An Introduction to Fixed Income ETFs

As most of us know, the fixed income market is generally less liquid and transparent than equity markets. However, fixed income exchange traded funds (ETFs) can help bridge the gap between these asset classes. These ETFs cover a broad range of fixed income type securities. Some ETFs are issuer specific (i.e. corporate, government or semi-government Securities), coupon specific (i.e. fixed rate, floating rate, high yield or inflation indexed) or asset class specific (i.e. cash, bonds or credit).


As most bonds in the ETF are held until maturity, an active secondary market is typically less unavailable than other asset classes, especially for corporate bonds. This can lead to differences between the index return that is being benchmarked and the actual return of the ETF, known as tracking error. To avoid this issue, the ETF will usually encompass only a sufficient sample of bonds to represent the index which are generally most liquid. This is a key feature that differentiates fixed income ETFs from equity ETFs. While an equity ETF is generally composed of all stocks in the benchmark index, fixed income ETFs often hold only a portion of bonds (known as a basket of bonds) to avoid the liquidity problem.



  • Diversification – access to a portfolio of bonds diversifying the risk associated with holding only a single bond.
  • Flexibility in Liquidity – as ETFs are traded on an exchange, buying and selling these products is relatively easier than trading in illiquid over-the-counter debt markets.
  • Transparency – ETFs are subject to the full disclosure requirements of exchange traded entities allowing investors to make better informed investment decisions.
  • Low Cost – management fees in ETFs are much lower than commissions on direct bond purchases. Additionally, there is no minimum investment level as there is with most direct bond investment.


The risks associated with fixed income ETFs are essentially the same for direct bond investment. This includes interest rate risk, credit/default risk, distribution risk and taxation differences with other asset classes.


The ETF payment structure usually depends on the benchmark it is tracking but for fixed income ETFs, interest is usually paid out through a monthly dividend and capital gains are paid out through an annual dividend. This payment structure can change subject to the underlying nature of the ETF. For example, Inflation ETFs pay interest equating to the Consumer Price Index plus an additional margin. It is important that investors understand the payment structure of the ETF that are considering investing in and the associated fees attached to the product. This is usually found in the product disclosure statement of the corresponding ETF which outlines its investment objectives, strategies, risks and costs. It is also important to ensure that the ETF is following the specified strategy.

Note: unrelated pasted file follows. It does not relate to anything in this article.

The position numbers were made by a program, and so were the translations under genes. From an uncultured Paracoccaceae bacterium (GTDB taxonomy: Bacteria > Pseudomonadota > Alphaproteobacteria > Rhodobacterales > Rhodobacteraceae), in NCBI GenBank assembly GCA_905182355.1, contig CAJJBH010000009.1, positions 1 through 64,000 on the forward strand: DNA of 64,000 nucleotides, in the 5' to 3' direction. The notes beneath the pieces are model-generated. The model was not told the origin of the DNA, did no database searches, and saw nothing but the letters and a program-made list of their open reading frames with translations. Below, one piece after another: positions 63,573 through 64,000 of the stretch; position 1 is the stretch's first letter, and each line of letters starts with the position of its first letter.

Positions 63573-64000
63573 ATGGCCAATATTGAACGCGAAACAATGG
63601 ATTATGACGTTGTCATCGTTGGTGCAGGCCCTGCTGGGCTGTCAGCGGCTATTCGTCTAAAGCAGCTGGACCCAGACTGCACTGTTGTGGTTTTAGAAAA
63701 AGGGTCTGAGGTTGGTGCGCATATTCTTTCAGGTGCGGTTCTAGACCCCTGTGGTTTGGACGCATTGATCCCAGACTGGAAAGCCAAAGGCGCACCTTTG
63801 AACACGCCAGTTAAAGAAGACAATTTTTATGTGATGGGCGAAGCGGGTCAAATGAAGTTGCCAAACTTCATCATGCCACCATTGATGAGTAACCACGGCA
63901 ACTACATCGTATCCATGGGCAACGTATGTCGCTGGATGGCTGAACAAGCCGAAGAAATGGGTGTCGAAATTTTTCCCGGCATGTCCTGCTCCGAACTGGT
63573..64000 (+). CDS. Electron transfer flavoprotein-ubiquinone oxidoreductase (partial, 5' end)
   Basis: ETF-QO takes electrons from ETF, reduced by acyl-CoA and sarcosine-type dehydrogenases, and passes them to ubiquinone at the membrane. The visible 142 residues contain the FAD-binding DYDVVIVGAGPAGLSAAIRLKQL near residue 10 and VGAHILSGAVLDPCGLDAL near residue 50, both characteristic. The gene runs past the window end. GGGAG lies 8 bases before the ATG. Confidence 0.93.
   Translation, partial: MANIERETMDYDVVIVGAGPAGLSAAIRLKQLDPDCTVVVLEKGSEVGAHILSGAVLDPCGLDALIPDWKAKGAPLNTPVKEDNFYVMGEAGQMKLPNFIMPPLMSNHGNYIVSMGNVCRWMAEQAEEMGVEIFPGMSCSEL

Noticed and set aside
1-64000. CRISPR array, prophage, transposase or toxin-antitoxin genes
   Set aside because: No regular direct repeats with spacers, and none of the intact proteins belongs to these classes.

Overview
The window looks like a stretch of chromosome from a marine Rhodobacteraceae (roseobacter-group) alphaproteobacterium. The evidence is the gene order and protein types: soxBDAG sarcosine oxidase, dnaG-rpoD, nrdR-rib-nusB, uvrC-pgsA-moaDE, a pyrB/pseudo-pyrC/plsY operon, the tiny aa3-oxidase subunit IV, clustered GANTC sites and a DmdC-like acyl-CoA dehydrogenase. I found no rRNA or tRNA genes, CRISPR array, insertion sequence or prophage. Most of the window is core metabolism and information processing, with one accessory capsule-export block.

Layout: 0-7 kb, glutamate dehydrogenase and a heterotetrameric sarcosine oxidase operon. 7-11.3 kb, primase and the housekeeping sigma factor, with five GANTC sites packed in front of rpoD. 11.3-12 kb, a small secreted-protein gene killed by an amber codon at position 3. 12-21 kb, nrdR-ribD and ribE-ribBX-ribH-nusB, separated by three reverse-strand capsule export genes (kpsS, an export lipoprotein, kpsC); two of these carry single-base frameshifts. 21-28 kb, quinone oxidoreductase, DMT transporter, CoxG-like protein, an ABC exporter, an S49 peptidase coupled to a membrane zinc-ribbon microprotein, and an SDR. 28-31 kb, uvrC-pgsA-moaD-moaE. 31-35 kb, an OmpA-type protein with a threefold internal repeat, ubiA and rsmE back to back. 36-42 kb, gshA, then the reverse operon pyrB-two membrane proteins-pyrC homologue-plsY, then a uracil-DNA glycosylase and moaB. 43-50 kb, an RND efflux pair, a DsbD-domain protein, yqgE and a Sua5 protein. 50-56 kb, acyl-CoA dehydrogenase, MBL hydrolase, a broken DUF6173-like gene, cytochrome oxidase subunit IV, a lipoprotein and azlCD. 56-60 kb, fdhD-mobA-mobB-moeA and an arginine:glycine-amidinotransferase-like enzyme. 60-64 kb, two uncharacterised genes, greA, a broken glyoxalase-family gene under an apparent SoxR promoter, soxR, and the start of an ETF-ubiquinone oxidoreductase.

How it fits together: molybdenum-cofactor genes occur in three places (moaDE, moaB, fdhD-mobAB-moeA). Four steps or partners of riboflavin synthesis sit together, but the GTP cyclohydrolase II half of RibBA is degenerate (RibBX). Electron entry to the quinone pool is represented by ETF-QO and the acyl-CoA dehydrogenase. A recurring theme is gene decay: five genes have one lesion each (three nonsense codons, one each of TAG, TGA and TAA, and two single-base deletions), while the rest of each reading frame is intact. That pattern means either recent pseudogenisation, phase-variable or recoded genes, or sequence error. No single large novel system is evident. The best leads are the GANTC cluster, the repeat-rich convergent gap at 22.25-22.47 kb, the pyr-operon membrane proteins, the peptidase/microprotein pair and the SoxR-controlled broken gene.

No ASX-Listed Fixed Income ETFs employ leverage as part of their investment strategy.

Issuer ASX Code Name Benchmark Weighting
BetaShares AAA

BetaShares Australian High Interest Cash ETF


Australian Cash Single Asset
BlackRock IAF

iShares UBS Composite Bond ETF


Bloomberg AusBond Composite Index Market Capitalisation
BlackRock IHCB iShares Global Corporate Bond ETF (AUD Hedged) Barclays Global Aggregate Corporate Bond Index Market Capitalisation
BlackRock IHHY

iShares Global High Yield Bond ETF

(AUD Hedged)

Markit iBoxx Global Developed markets Liquid High Yield Capped Index Market Capitalisation
BlackRock IHEB iShares JP Morgan USD Emerging Markets Bond ETF (AUD Hedged) JP Morgan EMBI Global Core Index Market Capitalisation
BlackRock ILB

iShares UBS Government Inflation ETF


Bloomberg AusBond Inflation Government Index Market Capitalisation
BlackRock IGB

iShares UBS Treasury ETF


Bloomberg AusBond Treasury Index Market Capitalisation
Russell Investments RGB

Russell Australia Government Bond ETF


Australian Government Bonds Equal
Russell Investments RCB

Russell Australian Select Corporate Bond ETF


Australian Corporate Bonds Equal
Russell Investments RSM

Russell Australian Semi-Government Bond ETF


Australian Semi-Government Bonds Equal
State Street BOND

SDPR S&P/ASX Australian Bond Fund


S&P/ASX Australian Fixed Income Index Multi Factor
State Street GOVT

SPDR S&P/ASX Australian Government Bond Fund


S&P/ASX Bond Index Multi Factor
Vanguard VAF

Vanguard Australian Fixed Interest Index


Bloomberg AusBond Composite Index Market Capitalisation
Vanguard VGB

Vanguard Australian Government Bond Index ETF


Bloomberg AusBond Government Index Market Capitalisation
Vanguard VIF Vanguard International Fixed Interest Index ETF (Hedged) Barclays Global Treasury Index Market Capitalisation
Vanguard VCF Vanguard International Credit Securities Index ETF (Hedged) Barclays Global Aggregate Government related and Corporate Index Market Capitalisation